Previous studies still in data analysis include:

PACE-Life: Physical Activity Can Enhance Life. This study is currently in the randomized control trial phase and data collection has now been completed. Participants with schizophrenia spectrum disorders or unspecified psychosis were randomly assigned to either Fitbit only or Fitbit + the PACE-Life exercise intervention. During the pandemic, this intervention involved virtual exercise groups held for participants twice a week.

Targeting Stress Reactivity in Schizophrenia: Integrating Coping Awareness Therapy (I-CAT): The purpose of this study was to develop and then subsequently evaluate a mindfulness and positive therapy intervention for individuals with first episode psychosis. Following a manual development period, an open trial of six clients was conducted, which led to a small-scale RCT (n=40). The study was completed in January 2020, and we are currently in the data analysis phase of this trial.

Race and Psychosis Intervention Development (RAPID): This project aimed to develop a culturally tailored treatment for Black Americans with first-episode psychosis (FEP). This project was completed in two phases. The first phase (recently completed) involved qualitative interviewing of clients, family members, clinicians, and PS/S and SE/E specialists with experiences in dealing with FEP. These interviews will inform the development of a culturally tailored treatment manual.

Responsibilities in this position may include (though not limited to):
● Querying and organization of data about participant engagement with a digital intervention for first episode psychosis;
● Transcription of audio/video files from qualitative interview recordings;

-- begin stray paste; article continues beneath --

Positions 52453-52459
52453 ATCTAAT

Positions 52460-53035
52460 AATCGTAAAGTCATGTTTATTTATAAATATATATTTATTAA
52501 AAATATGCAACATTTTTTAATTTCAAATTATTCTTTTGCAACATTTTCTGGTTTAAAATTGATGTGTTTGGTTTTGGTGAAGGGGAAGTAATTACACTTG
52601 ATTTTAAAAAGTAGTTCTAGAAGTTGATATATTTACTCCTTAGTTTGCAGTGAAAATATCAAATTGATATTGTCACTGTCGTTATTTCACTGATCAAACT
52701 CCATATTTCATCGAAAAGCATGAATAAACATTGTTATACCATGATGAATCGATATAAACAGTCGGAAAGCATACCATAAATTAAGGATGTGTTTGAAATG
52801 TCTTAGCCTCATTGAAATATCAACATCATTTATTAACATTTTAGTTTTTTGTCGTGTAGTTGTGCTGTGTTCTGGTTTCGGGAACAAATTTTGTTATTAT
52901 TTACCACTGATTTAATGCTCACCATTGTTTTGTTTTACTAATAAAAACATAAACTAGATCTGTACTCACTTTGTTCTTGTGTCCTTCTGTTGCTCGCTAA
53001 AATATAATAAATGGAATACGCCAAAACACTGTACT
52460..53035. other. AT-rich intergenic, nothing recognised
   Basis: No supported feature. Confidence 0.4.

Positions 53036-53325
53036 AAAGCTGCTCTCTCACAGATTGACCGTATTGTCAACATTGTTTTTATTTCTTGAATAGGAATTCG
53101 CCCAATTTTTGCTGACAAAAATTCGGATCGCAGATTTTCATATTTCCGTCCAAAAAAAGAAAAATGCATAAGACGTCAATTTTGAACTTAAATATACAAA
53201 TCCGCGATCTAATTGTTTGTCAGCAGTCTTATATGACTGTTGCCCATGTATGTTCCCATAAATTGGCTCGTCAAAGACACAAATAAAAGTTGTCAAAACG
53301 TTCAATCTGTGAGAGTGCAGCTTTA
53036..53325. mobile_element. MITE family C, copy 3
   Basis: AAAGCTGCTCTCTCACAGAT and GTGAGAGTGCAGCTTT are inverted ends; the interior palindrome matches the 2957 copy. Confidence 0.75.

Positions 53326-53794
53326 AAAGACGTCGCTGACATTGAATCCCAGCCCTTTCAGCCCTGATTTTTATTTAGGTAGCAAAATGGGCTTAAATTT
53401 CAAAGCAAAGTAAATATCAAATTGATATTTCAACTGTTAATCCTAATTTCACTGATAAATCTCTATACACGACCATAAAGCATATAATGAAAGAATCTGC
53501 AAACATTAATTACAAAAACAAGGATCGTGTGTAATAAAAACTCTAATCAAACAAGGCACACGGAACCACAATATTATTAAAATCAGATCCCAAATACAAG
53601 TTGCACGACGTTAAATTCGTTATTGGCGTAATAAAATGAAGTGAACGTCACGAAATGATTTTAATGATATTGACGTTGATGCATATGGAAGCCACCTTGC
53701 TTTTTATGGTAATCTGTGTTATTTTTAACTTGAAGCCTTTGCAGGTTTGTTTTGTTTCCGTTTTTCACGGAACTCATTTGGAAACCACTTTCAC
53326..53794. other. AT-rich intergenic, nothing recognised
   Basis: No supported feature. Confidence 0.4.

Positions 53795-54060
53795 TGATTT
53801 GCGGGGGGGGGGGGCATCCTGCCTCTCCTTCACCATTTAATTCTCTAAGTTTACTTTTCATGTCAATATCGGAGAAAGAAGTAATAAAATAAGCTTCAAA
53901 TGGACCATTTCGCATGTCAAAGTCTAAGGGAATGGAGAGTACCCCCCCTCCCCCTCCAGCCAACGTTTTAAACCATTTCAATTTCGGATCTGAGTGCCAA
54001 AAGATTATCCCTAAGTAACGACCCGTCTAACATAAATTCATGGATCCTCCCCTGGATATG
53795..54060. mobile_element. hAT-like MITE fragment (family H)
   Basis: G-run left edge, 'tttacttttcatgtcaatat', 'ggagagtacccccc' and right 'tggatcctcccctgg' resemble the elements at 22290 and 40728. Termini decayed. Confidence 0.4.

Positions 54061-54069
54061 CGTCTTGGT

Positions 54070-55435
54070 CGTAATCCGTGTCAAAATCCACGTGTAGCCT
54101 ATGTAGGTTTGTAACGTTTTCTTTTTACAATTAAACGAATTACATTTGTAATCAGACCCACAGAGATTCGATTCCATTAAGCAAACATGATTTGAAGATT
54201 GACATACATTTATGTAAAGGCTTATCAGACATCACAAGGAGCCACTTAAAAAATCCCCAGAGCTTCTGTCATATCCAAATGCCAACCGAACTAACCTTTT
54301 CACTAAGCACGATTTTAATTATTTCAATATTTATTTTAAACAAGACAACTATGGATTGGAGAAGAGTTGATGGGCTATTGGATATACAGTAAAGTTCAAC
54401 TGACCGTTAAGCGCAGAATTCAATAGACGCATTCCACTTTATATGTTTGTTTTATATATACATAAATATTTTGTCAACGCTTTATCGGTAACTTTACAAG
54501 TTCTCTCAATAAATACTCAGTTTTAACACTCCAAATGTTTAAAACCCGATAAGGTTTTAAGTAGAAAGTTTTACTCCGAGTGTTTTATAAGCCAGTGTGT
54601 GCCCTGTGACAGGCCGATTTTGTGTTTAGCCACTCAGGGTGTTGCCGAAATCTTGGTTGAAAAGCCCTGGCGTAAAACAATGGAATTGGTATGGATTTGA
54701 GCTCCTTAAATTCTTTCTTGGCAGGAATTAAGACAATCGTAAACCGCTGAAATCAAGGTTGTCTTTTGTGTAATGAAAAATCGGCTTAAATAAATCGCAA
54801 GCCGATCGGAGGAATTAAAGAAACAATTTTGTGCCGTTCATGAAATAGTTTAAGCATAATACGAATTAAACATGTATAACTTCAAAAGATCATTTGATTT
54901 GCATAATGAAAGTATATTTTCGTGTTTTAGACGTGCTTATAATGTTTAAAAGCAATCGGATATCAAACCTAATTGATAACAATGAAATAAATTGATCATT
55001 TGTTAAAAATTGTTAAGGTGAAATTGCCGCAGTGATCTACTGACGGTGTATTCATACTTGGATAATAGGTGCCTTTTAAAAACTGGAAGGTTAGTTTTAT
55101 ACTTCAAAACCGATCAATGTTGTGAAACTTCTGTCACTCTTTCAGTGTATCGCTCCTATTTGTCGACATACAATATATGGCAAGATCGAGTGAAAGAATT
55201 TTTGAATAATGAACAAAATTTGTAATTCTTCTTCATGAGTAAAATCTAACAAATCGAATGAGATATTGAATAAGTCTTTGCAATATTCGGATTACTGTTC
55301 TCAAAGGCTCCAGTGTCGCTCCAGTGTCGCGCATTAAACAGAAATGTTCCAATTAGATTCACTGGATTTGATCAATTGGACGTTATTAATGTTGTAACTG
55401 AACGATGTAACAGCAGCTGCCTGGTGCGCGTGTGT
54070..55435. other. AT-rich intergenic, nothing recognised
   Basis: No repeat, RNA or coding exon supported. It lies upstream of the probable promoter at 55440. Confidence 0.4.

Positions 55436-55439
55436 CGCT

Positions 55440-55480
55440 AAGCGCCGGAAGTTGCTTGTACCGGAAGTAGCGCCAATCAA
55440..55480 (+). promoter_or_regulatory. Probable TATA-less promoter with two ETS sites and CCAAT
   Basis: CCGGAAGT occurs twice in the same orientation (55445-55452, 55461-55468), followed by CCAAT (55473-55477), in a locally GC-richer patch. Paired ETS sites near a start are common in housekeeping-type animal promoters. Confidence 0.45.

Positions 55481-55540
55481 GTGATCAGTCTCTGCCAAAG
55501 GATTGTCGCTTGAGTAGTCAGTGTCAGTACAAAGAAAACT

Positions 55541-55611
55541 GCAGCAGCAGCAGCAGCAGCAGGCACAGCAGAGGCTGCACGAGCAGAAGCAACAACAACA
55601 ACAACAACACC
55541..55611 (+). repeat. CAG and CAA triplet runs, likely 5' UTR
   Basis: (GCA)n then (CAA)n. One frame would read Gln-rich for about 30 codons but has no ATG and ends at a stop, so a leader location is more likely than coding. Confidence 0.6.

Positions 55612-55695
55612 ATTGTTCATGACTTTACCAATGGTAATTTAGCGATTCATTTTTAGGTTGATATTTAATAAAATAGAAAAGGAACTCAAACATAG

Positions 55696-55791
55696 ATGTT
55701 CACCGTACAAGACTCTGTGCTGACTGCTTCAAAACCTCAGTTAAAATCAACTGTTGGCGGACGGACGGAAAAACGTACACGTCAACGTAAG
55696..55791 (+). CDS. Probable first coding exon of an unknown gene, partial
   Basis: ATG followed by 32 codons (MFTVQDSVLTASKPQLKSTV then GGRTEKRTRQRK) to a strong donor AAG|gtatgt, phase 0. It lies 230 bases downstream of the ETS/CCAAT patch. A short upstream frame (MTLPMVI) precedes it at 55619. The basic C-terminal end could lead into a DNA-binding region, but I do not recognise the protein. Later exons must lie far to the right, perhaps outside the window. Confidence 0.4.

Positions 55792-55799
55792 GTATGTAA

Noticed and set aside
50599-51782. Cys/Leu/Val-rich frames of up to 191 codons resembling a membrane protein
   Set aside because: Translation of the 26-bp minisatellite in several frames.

● Qualitative analysis of transcriptions, including possible codebook creation or other reporting;
● Administering questionnaires to participants

Please submit your application to the Penn Lab here (please do not submit through Office of Undergraduate Research): https://forms.gle/XKKeG9sK4jfg83887

Faculty Advisor
David Penn, PhD; Kelsey Ludwig, PhD
Research Supervisor
Bryan Stiles, MA
Faculty Email:
Type of Position
Availability
Website
Post End Date
06/22/2024

Neurology Research Assistant (School of Medicine)

Post Date
05/17/2024
Description
About our Clinical Research Lab: UNC’s rs-fMRI Clinical Service and Neuroscience Research Lab is a multidisciplinary group here at UNC’s School of Medicine in the Department of Neurology, led by Dr. Varina Boerwinkle; Director and Division Chief of Pediatric Neurology. We focus on both clinical care and research, where many of our projects look at understanding neurological disorders such as epilepsy, coma, and traumatic brain injuries through the lens of resting state fMRI
Neurology Research Assistant Position: Because of the diverse nature of neuroimaging and clinical neurology, we are always interested in working with students who are studying biological sciences as well as computer science, statistics, and mathematics. Typical duties of our research assistants include retrospective data collection, generating whole brain maps of retrospective patients, investigating electronic health records, conducting literature reviews, and assisting other team members with various day to day lab activities. Additionally, we encourage and support our lab members to present their findings, both locally on campus as well as nationally in conferences. This may take the form of poster presentations, journal publications, or others events.
Ideal Candidates: Seeing whether you are a good fit for this lab is just as important as seeing whether this lab is a good fit for you. The skills and experience you will gain by working with us may include any or all of the following, depending on your interests: Neuroanatomy, epilepsy, neurology, MRI/fMRI, diagnostic imaging, scripting and programming, data analysis, scientific methods, and bioinformatics/health data. The most important traits we look for are work ethic, availability, and being proactive. Having prior research experience is always helpful, but not mandatory.
How To Get Started: Please send an email to Will Reuther, our manager (william_reuther@med.unc.edu) introducing yourself, what you are studying, what your future career goals are, and any relevant research or work experience you may have. Please feel free to reach out with any questions. We look forward to hearing from you!
Faculty Advisor
Varina Boerwinkle
Research Supervisor